Rock Could Reduce
by Shannon Dininny, Associated Press
RICHLAND, Wash. -- Millions of years ago, lava repeatedly spewed from giant fissures in the earth's crust, engulfing more than 60,000 square miles of the Pacific Northwest. The floods left behind layers of dark gray basalt thousands of feet thick.
The basalt still lies beneath the surface in much of the region, and researchers now believe they have found a key use for the porous rock: storing carbon dioxide emissions from power plants.
Called carbon capture and sequestration, the process involves capturing the emissions, separating the carbon dioxide and sequestering it for commercial use or for injection back into the earth.
The technology isn't entirely new. In the North Sea, carbon dioxide has been injected into a saline aquifer in order to avoid European taxes on carbon emissions. In other places, the gas is injected into oil fields to push more oil out of the ground. If pure enough, carbon dioxide can even be sold for commercial or industrial uses, such as to carbonate soda pop.
But there's "not enough soda pop in the world" to make a dent in the level of carbon dioxide emissions from power plants, said Stuart Dalton, director for generation at the Electric Power Research Institute in Palo Alto, Calif., a research and development collaborative sponsored by the country's electric utilities.
For thousands of years, carbon dioxide levels in the atmosphere hovered at about 250 parts per million. Since the onset of the industrial revolution, levels have risen to more than 375 parts per million.
Whether basalt will prove to be ideal for long-term storage on a large scale remains a "big if," said Peter McGrail, a researcher at Battelle Pacific Northwest Division, a U.S. Department of Energy supported science lab and partner in the Big Sky Carbon Sequestration Partnership, a regional study into carbon capture and sequestration technologies.
As the lava cooled, pockets of trapped gas created a porous structure ideal for injecting carbon dioxide. Also, the basalt reacts with the carbon dioxide to create a solid mineral that doesn't damage the structure or integrity of the entire rock, McGrail said.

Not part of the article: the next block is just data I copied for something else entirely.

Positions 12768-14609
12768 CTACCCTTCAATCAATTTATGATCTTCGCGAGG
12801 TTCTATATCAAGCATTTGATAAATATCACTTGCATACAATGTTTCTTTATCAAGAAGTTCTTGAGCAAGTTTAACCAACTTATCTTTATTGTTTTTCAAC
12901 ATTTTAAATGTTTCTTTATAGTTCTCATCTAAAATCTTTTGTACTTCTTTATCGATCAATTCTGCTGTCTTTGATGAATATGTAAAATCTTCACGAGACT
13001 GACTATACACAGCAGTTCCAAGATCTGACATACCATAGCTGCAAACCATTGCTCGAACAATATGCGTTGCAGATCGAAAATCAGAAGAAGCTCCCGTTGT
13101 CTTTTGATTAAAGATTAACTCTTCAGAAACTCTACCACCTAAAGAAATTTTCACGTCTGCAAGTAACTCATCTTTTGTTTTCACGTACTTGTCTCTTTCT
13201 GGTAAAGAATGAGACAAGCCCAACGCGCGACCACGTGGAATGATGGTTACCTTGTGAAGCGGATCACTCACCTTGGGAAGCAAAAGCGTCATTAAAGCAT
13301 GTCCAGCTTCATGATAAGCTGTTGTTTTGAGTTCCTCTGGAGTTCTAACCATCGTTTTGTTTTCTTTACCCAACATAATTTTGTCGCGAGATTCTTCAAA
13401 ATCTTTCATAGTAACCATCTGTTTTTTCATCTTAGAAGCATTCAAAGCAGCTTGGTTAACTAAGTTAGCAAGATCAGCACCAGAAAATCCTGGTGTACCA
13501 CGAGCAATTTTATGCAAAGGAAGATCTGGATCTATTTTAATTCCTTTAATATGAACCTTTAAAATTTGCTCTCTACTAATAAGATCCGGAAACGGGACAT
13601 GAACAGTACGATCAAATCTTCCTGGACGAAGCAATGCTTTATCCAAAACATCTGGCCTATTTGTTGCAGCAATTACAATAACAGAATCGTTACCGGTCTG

McGrail's researchers now are investigating sites for a pilot test slated to begin in 2007. Carbon dioxide would be injected into basalt at about 3,000 feet, where the water is not suitable for drinking or irrigation.
The key is to prove the technology is both environmentally viable and cost-effective.
"The opportunities for basalt are substantial in our region, but also, there are substantial opportunities in other parts of the world," said Susan Capalbo, an economics professor at Montana State University and director of the partnership. "We really need to make sure this is affordable, at the same time it isn't damaging the environment."
The biggest cost associated with the technology centers on capturing the carbon dioxide. A traditional power plant can use up to a third of its power capturing carbon dioxide, which could more than double the cost of that power for consumers, Dalton said.
The impact is far less significant for what's called an integrated gasification combined cycle plant. Such plants generally use coal or petcoke, the waste product from oil refineries, which is then turned into a gas to be burned to generate power.
They use only about 6 percent of their power to separate the carbon dioxide, increasing the cost of power by perhaps a third, Dalton said.
Already, one Northwest utility is planning to take advantage of that technology. Energy Northwest, a joint agency comprising 19 public utilities and municipalities, last year announced plans to build a plant in Kalama, west of the Cascades in southwest Washington.
The company already operates a nuclear plant, a hydropower project and wind, solar and biomass power projects. Its Kalama project will be designed to capture carbon dioxide emissions for potential injection into the region's basalt, at an added cost of $35 million, spokesman Brad Peck said.
"We didn't choose the Port of Kalama for this project at random," Peck said. "There was some very specific considerations, and one of those is that it sits atop basalt formations."
But a great deal of research into the technology still needs to be done before the company commits to the process, he said.
The Big Sky project is one of seven regional partnerships backed in part by the Energy Department, which has touted the technology as one way to use the country's 250-year coal supply in a clean manner. The department spent $66.3 million on the carbon research in 2006, up from $44 million in 2005.
But utilities are unlikely to spend more on the technology unless they are forced to -- either through carbon dioxide limits or other measures, said David Hawkins, director of the Natural Resources Defense Council's Climate Center.
"The concept of storage in formations we think holds some promise. It's not a substitute for the lead strategies, in our view, like efficiency and renewables, such as wind energy," he said.
Capalbo believes carbon dioxide limits are just around the corner.
"I personally believe we will have some form of constraint some time in the future," she said. "If we work with industry now and know what some of their constraints are, we can create a win-win situation for everyone."
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